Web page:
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APPENDIX A 183 Population-Based Care: Matching Resources to Needs Population-based care aims to improve health outcomes through carefully structured clinical services linked through primary care to a population-based prevention plan. Population-based care is the development and implementation of a detailed plan that covers all people in a defined population who, despite population-based prevention, have developed a chronic or recurrent health con- dition or concern. Important symptoms are identified, a mechanism to track out- comes is devised, and a deliberate matching of appropriate resources to patients with unmet needs occurs.~5~ Katon and colleagues have described how population-based care can re- duce the prevalence of depression, and we advocate an analogous approach for MUPS. Critical is an understanding that various health care settings see different clinical populations with contrasting levels of MUPS severity and duration. More severely ill populations are encountered as the setting shifts from the community into higher levels of health care (e.g., tertiary care and inpatient hospital). This is clearer when one considers the dynamics of illness in populations. Consider that the point prevalence (P) of some illness (i) is roughly equal to its incidence (Ii) times its average duration (Di): Pi _ Ii ~ Di.~25 For intermittently relapsing illnesses such as MUPS, the duration of symptomatic illness can be approximated as the number of symptom episodes (N) times the average dura- tion per symptom episode (De) Given some assumptions (beyond the scope of this discussion), the following can be shown: Pi Ii * De * Ni This equation predicts that groups with more frequently episodic MUPS or MUPS of longer episode duration are overrepresented in populations because these characteristics elevate prevalence. The incidence of brief, nonrecurrent MUPS (e.g., acute back pain with a rapid resolution) may be relatively high compared with that of chronic MUPS. Even so, the long symptom duration and large number of episodes among those few individuals with an incident case of MUPS who develop chronic MUPS ensure that those with chronic MUPS are disproportionately represented in the population at any point in time. This over- representation of those with chronic and recurrent MUPS versus those with brief and acute MUPS is greater in specialty care than primary care and greater in referral facilities than local facilities. This occurs because local care and lower- intensity levels of care serve to "filter out" healthy and transiently ill individu- als. Hence, the prevalence of chronic and recurrent illness is least in the general population, the greatest in specialty and tertiary referral settings, and intermedi- ate in local and primary care settings. The equation presented above suggests that the societal or organizational burden of MUPS may be reduced in at least three ways: . incidence reduction or prevention of illness onset (primary prevention),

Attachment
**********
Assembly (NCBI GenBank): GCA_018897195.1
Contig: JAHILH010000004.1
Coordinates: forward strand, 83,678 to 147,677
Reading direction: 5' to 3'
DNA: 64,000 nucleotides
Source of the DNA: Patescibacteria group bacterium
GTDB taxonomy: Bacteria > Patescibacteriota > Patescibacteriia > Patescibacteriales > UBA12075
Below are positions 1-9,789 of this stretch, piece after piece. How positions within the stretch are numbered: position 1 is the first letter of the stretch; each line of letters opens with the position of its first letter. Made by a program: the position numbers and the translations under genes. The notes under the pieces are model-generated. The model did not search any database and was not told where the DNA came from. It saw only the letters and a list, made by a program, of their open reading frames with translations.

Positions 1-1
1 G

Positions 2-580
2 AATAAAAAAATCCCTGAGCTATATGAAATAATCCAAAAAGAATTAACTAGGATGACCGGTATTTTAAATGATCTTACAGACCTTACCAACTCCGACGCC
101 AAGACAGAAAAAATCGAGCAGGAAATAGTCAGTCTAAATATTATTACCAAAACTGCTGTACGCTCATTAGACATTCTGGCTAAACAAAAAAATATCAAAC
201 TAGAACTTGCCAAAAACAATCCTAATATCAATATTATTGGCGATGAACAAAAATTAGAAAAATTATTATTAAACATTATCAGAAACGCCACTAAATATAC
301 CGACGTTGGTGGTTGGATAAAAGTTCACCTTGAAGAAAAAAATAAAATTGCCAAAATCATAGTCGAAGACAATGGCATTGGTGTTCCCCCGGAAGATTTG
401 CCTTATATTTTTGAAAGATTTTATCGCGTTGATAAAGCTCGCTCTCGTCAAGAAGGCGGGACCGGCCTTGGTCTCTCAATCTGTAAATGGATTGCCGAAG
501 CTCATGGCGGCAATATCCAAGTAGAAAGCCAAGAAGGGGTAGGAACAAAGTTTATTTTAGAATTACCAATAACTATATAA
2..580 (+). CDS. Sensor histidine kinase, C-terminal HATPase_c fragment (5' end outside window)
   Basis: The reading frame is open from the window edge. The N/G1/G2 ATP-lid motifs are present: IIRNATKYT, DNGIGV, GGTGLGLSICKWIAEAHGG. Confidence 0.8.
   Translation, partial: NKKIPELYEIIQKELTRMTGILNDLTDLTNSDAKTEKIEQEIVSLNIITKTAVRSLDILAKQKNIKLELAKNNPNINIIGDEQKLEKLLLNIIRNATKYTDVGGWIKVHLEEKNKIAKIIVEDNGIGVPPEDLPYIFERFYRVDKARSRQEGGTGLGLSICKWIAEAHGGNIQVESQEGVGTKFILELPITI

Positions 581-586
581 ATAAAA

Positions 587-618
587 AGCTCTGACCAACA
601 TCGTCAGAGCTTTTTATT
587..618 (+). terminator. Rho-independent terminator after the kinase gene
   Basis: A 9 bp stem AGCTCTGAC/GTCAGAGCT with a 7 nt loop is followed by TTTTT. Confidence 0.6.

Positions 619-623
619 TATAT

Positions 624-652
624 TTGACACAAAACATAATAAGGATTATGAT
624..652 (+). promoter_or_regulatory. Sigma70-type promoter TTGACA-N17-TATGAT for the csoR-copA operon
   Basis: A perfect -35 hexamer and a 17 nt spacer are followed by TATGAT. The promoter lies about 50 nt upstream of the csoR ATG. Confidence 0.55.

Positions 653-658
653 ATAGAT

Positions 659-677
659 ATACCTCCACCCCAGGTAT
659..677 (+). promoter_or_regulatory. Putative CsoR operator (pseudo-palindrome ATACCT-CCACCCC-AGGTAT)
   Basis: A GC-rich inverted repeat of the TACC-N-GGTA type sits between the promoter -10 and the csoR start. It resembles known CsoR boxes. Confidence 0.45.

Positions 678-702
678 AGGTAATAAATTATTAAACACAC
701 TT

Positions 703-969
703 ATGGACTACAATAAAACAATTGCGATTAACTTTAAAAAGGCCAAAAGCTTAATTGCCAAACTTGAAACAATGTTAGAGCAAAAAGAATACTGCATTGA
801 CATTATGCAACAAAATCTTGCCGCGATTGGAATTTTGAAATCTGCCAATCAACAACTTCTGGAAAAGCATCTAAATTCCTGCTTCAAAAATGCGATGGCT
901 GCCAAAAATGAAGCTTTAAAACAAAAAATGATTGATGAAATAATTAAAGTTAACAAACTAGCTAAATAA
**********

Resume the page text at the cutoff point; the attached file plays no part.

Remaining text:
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202 STRATEGIES TO PROTECT THE HEALTH OF DEPLOYED U.S. FORCES cat conditioning and endurance that occurs in response to persistent physical symptoms and resulting deactivation requires time and a graduated program to reverse. Abrupt and haphazard return of personnel to full physical duties and the expectation that they will immediately perform at the same levels as others in their unit will commonly produce failure and an increased sense of defeat for the worker. In contrast, a rapid return of workers to their full levels of supervisory and other nonphysical roles is indicated to reinforce organizational expectations that a rapid return to productivity is expected. Likewise, worker productivity helps bolster self-esteem and a sense of accomplishment. Obstacles to Specialized Services The greatest obstacle to the development of specialized care for patients with MUPS is the perception on the part of adminis- trators, policy makers, and clinicians that MUPS are neither disabling nor impor- tant. Although explanations of"stress" or "somatization" for unexplained physical symptoms serve an important clinical purpose for many MUPS patients, they are often used to minimize the needs of affected patients. Another barrier at present is the lack of an institutionalized niche for specialized care for MUPS, especially after combat and deployments. Both primary and tertiary care of MUPS is, as we have shown, interdisciplinary and requires the collaboration of many clinicians such as generalists, psychiatrists, psychologists, physiatrists, anesthesiologists, nurses, social workers, physical therapists, occupational therapists, and dietitians. In the current health care environment, each of these clinicians is responsible to a department head, and departments are demarcated along specialty lines. Interdis- ciplinary care of MUPS is a lesser priority for each of these departments than ill- nesses that fall more clearly within their specialty purview. When competing clini- cal demands are high, the argument that patients with MUPS suffer more from "nothing" than "something" seems compelling organizationally. Another important obstacle to intensive models of MUPS care is the con- ventional sense that such care is too costly. Currently, it is not known whether the extra costs associated with appropriate intervention are offset by longer-term decreases in health care use and improvements in occupational functioning. Most patients referred to intensive MUPS care, however, are using unusually large amounts of health care and are functioning poorly, so the potential for gains appears to be great. Left untreated, patients with MUPS remain costly to society. For the military, MUPS seem certain to occur after future wars, and excellence in this aspect of patient care may pay public relations dividends as well as improve the care of affected veterans. Further research on the cost- effectiveness of specialized services for patients with treatment-refractory MUPS is needed to rigorously examine these issues. CONCLUSIONS Hadler58 has described four major areas in which occupational physicians might contribute to the care of workers: clinical, educational, research, and pol